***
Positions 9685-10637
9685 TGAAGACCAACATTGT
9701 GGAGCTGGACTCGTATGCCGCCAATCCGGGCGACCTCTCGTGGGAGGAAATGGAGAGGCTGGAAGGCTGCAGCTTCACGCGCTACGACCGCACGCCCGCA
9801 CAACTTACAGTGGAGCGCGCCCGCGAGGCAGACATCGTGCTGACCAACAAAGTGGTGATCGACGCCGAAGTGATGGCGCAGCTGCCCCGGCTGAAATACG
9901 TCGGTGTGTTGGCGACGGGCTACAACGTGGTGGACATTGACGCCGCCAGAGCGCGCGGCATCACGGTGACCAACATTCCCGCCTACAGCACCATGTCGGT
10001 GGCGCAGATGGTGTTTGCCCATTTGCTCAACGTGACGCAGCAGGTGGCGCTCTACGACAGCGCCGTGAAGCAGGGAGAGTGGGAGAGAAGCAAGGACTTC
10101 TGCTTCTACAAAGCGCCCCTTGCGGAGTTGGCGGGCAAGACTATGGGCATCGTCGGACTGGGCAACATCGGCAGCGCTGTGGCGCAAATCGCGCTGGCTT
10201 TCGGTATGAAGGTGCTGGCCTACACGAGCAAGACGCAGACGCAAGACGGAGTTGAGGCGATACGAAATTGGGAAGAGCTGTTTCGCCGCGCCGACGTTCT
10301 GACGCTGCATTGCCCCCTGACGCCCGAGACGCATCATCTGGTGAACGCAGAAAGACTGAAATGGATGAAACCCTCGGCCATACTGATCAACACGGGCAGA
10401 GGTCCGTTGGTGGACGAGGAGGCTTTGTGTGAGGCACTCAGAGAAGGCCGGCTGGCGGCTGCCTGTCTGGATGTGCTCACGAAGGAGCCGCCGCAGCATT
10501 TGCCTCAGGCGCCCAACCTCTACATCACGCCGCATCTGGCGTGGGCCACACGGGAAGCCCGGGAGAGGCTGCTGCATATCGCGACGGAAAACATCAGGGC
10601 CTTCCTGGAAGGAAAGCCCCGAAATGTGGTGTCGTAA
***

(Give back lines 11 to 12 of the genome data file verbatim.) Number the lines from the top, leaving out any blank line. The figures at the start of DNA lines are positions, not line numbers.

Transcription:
10501 TGCCTCAGGCGCCCAACCTCTACATCACGCCGCATCTGGCGTGGGCCACACGGGAAGCCCGGGAGAGGCTGCTGCATATCGCGACGGAAAACATCAGGGC
10601 CTTCCTGGAAGGAAAGCCCCGAAATGTGGTGTCGTAA